ing a practical

repacement for magnetic disks, "RAID" is sometimes expanded as "Redundant Array of Independent Drives".

The following standard RAID specifications exist:

 RAID 0	Non-redundant striped array
 RAID 1	Mirrored arrays
 RAID 2	Parallel array with ECC
 RAID 3	Parallel array with parity
 RAID 4	Striped array with parity
 RAID 5	Striped array with rotating parity

RAID originated in a project at the computer science department of the University of California at Berkeley, under the direction of Professor Katz, in conjunction with Professor John Ousterhout and Professor David Patterson. A prototype disk array file server with a capacity of 40 GBytes and a sustained bandwidth of 80 MBytes/second was interfaced to a 1 Gb/s local area network. It was planned to extend the storage array to include automated optical disks and magnetic tapes.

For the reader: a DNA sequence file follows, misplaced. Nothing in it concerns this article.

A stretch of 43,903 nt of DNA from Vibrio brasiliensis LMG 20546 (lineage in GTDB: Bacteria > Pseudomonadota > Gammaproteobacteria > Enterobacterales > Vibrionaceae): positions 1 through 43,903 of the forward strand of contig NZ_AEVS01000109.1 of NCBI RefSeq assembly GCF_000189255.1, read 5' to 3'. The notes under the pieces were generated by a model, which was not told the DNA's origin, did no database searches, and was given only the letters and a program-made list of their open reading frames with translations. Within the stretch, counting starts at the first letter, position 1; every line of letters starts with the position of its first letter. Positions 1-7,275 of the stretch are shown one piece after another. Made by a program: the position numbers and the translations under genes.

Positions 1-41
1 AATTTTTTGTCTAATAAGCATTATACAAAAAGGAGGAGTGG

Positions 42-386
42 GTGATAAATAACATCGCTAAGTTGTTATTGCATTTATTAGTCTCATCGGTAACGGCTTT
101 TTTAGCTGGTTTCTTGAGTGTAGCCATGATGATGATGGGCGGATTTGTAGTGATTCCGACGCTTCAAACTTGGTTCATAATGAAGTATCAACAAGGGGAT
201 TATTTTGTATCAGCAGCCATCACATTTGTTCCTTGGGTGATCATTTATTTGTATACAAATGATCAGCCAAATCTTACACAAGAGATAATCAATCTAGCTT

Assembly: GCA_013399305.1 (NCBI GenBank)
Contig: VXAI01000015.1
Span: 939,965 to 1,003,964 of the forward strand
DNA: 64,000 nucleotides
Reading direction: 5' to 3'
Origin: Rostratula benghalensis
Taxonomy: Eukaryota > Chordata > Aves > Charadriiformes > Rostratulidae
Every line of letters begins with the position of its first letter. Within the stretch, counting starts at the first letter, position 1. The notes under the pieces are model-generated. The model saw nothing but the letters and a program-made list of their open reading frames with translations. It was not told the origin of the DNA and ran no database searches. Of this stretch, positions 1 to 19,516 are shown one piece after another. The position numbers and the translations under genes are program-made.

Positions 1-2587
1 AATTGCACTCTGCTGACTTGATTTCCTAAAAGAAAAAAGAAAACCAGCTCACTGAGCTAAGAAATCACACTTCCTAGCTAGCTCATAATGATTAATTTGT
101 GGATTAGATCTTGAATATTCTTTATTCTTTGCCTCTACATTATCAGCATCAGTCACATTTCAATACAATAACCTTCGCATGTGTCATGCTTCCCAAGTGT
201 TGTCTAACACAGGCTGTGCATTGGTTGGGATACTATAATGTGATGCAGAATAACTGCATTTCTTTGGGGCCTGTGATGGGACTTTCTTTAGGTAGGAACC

ftp://wuarchive.wustl.edu/doc/techreports/berkeley.edu/raid/raidPapers. http://HTTP.CS.Berkeley.EDU/projects/parallel/research_summaries/14-Computer-Architecture/.

["A Case for Redundant Arrays of Inexpensive Disks (RAID)", "D. A. Patterson and G. Gibson and R. H. Katz", Proc ACM SIGMOD Conf, Chicago, IL, Jun 1988].

["Introduction to Redundant Arrays of Inexpensive Disks (RAID)", "D. A. Patterson and P. Chen and G. Gibson and R. H. Katz", IEEE COMPCON 89, San Francisco, Feb-Mar 1989].

Last updated: 2012-08-26

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the first RAID system but no longering a practicalh parity

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